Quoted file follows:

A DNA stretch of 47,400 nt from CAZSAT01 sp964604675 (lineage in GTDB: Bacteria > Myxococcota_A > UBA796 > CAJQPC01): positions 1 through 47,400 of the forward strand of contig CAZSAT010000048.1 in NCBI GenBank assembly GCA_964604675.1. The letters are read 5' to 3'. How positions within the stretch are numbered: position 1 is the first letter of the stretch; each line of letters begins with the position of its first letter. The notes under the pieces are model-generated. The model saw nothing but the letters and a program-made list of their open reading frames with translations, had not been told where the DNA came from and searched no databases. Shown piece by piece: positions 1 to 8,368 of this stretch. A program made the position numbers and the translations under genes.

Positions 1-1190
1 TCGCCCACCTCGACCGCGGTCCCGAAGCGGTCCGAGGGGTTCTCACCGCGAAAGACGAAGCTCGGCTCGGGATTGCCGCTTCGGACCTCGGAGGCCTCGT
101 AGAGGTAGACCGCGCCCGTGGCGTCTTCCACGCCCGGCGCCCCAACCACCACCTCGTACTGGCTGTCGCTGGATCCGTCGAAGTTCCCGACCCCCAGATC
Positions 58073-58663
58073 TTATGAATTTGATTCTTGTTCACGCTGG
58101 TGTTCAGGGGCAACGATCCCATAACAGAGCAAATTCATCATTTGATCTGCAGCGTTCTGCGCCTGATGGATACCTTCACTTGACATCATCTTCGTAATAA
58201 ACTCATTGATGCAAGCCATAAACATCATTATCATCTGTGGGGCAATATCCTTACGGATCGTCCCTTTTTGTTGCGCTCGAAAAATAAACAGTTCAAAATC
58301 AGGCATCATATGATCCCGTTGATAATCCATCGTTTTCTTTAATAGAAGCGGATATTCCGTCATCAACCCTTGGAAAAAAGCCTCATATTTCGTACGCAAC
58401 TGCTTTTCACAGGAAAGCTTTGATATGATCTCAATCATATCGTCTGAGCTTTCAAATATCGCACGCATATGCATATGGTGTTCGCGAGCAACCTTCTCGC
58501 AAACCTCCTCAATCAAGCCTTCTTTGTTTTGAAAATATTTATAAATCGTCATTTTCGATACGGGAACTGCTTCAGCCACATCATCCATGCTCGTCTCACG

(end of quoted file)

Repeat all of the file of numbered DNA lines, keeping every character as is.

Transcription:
A DNA stretch of 47,400 nt from CAZSAT01 sp964604675 (lineage in GTDB: Bacteria > Myxococcota_A > UBA796 > CAJQPC01): positions 1 through 47,400 of the forward strand of contig CAZSAT010000048.1 in NCBI GenBank assembly GCA_964604675.1. The letters are read 5' to 3'. How positions within the stretch are numbered: position 1 is the first letter of the stretch; each line of letters begins with the position of its first letter. The notes under the pieces are model-generated. The model saw nothing but the letters and a program-made list of their open reading frames with translations, had not been told where the DNA came from and searched no databases. Shown piece by piece: positions 1 to 8,368 of this stretch. A program made the position numbers and the translations under genes.

Positions 1-1190
1 TCGCCCACCTCGACCGCGGTCCCGAAGCGGTCCGAGGGGTTCTCACCGCGAAAGACGAAGCTCGGCTCGGGATTGCCGCTTCGGACCTCGGAGGCCTCGT
101 AGAGGTAGACCGCGCCCGTGGCGTCTTCCACGCCCGGCGCCCCAACCACCACCTCGTACTGGCTGTCGCTGGATCCGTCGAAGTTCCCGACCCCCAGATC
Positions 58073-58663
58073 TTATGAATTTGATTCTTGTTCACGCTGG
58101 TGTTCAGGGGCAACGATCCCATAACAGAGCAAATTCATCATTTGATCTGCAGCGTTCTGCGCCTGATGGATACCTTCACTTGACATCATCTTCGTAATAA
58201 ACTCATTGATGCAAGCCATAAACATCATTATCATCTGTGGGGCAATATCCTTACGGATCGTCCCTTTTTGTTGCGCTCGAAAAATAAACAGTTCAAAATC
58301 AGGCATCATATGATCCCGTTGATAATCCATCGTTTTCTTTAATAGAAGCGGATATTCCGTCATCAACCCTTGGAAAAAAGCCTCATATTTCGTACGCAAC
58401 TGCTTTTCACAGGAAAGCTTTGATATGATCTCAATCATATCGTCTGAGCTTTCAAATATCGCACGCATATGCATATGGTGTTCGCGAGCAACCTTCTCGC
58501 AAACCTCCTCAATCAAGCCTTCTTTGTTTTGAAAATATTTATAAATCGTCATTTTCGATACGGGAACTGCTTCAGCCACATCATCCATGCTCGTCTCACG